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Diversity vs. Civility
by Hans Zeiger
23 February 2004

The new codes that ooze from the mouths of diversity trainers have little to nothing to do with kindness and courtesy and much to do with divisiveness and bigotry.


After a six-year legal battle, a school district near San Jose has settled a lawsuit brought by six homosexual students and the American Civil Liberties Union alleging anti-homosexual discrimination by paying out $1.1 million and beginning new mandatory diversity training programs for all students and staff in the school district. The district will also designate a "compliance coordinator" to investigate reports of anti-homosexual bias and to ensure that schools demonstrate favorable attitudes toward homosexuals.

In Colorado, state university students are required to undergo diversity courses and comply with diversity standards in order to maintain student group funding. The stifling of free speech and traditional morality that has ensued caught the attention of state legislators who are now demanding an end to campus diversity programs that violate the First Amendment and infringe on the right to "speak disapprovingly against certain sexual behaviors."

Diversity training, diversity monitoring, diversity policy enforcement, diversity weeks and assemblies and conferences -- all of it has become a burgeoning multi-million dollar growth industry. Besides that, it is rapidly dividing America.

The intentions of diversity program advocates are quite good -- they seek the final salvation of human beings from the discomfort of discrimination. But they've gone about it all in a pathetically foolish way.

Instead of talking about civility and character as did Martin Luther King, diversity trainers talk about sensitivity -- toward racial, ethnic, gender, or sexual minorities only. And in place of the Golden Rule, "Do unto others as you would have them do unto you," it is as if we're told to say, "Do unto minorities as they would have them do unto you," even if our only account of a minority group's expectations comes from the mouth of the diversity trainer. 

Several years ago, a Pacific Lutheran University professor named Gregory Guldin formulated what I called the Guldin Rule. Guldin drafted a report for the Puyallup (Washington State) School District (from which I graduated) recommending that it reject the idea of treating all people equally. Minorities, he asseverated, deserve special rights and treatment.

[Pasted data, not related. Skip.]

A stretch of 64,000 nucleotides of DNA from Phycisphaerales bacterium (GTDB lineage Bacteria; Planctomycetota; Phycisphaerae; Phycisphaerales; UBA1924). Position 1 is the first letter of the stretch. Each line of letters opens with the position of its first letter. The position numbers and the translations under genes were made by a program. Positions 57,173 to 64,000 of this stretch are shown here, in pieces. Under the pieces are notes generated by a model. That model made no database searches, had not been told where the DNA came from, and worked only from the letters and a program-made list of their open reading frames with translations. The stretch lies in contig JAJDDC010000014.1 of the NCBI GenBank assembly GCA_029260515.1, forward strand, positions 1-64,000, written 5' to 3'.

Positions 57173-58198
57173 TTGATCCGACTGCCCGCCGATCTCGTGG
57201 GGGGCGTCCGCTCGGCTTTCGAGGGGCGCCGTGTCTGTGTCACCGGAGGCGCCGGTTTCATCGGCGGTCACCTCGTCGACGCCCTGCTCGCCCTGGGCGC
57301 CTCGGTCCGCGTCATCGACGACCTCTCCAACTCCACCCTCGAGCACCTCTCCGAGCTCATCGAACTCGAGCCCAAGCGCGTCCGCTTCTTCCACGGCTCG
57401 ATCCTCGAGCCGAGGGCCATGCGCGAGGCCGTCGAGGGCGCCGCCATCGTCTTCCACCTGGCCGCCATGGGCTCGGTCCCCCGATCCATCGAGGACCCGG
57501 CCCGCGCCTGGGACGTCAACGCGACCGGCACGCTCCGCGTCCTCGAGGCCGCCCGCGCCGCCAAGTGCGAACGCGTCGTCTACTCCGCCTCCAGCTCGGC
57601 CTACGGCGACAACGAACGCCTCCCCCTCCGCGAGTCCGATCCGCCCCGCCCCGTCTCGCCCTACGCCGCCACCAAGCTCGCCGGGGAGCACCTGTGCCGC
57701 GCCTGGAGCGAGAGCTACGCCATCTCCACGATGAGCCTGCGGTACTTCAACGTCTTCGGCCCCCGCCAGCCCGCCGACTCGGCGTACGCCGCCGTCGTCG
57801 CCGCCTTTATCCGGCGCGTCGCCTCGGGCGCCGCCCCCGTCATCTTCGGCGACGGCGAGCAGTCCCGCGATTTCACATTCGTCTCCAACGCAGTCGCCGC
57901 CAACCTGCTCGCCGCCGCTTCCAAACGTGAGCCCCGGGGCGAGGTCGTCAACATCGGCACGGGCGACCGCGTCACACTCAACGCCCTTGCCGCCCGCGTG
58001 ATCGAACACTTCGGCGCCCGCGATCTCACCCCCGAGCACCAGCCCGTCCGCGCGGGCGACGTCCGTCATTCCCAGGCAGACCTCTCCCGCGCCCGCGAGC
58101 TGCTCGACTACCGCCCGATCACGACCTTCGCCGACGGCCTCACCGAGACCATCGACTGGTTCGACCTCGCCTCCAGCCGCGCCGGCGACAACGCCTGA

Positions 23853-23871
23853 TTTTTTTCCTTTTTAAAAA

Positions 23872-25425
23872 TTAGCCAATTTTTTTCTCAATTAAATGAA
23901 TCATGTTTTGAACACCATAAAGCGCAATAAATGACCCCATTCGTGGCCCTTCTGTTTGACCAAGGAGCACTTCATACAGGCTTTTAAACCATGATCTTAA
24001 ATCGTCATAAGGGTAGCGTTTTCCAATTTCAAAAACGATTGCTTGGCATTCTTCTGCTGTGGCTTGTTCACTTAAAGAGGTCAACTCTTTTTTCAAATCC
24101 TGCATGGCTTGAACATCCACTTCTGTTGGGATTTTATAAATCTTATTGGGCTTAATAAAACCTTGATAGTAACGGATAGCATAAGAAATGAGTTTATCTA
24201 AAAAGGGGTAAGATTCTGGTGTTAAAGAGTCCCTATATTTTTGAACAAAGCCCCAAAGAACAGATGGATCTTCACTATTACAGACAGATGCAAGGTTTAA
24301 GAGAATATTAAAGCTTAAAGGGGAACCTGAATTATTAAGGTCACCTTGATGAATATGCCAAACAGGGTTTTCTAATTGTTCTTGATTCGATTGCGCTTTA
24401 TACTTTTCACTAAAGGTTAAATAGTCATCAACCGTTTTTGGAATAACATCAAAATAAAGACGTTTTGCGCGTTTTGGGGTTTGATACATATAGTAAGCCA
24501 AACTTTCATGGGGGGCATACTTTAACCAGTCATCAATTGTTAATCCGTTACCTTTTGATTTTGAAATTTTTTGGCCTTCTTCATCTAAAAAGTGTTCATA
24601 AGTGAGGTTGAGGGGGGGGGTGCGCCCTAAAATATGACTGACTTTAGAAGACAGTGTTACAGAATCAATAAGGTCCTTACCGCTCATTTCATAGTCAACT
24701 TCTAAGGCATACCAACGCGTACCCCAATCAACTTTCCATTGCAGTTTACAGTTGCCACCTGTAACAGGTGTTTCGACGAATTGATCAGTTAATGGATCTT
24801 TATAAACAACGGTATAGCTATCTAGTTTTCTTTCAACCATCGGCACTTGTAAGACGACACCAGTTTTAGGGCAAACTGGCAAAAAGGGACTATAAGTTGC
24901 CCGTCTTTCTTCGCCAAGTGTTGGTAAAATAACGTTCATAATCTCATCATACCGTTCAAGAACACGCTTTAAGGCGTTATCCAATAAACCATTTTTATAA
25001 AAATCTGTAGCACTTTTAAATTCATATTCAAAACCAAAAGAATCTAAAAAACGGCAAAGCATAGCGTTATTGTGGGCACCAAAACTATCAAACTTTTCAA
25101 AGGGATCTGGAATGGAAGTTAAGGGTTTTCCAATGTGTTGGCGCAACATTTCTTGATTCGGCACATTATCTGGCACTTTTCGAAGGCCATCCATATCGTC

After a long lawsuit battle in the Puyallup School District featuring such dissimulations as the Guldin Report, the Puyallup Schools decided last year to pay out $7.5 million to black families who alleged that the district discriminated against racial minorities. The district also began a new half million dollar per year "Diversity Office" aimed at investigating alleged discrimination, requiring diversity curricula and diversity assemblies in schools, and mandating staff diversity training.

One diversity film called "Journey to a Hate Free Millennium" was shown at Puyallup High School my junior year with the goal of eradicating discrimination. But instead of a positive message about love and dignity, the film negatively linked three isolated "hate crimes" to widespread homophobia and racism. And instead of criticizing the Columbine killers as hate criminals, it was their peers who became the bad guys for not being tolerant of Klebold and Harris' Satanic lifestyle.

From the time I was in ninth grade until I graduated from high school, I fought against the proliferation of my school district's diversity program, which now is a suppurating effort, whether intentional or not, to dismantle traditional codes of respect and civility. The new codes that ooze from the mouths of diversity trainers have little to nothing to do with kindness and courtesy and much to do with divisiveness and bigotry.

My purpose in fighting diversity programs is that I care deeply about civility, character, and the dignity of my fellow human beings; and I care nothing for the opposite of civility: political correctness. Diversity is nothing more than a code word for extreme political correctness, which, in its typical forms these days, means that everyone must tolerate and accept and even celebrate any and every behavior under the sun.

Convincing several thousand diversity program-saturated industries and institutions that their politically correct ways are actually dangerous is no small task. But it can and must be done.


Hans Zeiger is a Seattle Times columnist and conservative activist. He is president of the Scout Honor Coalition and a student at Hillsdale College in Michigan
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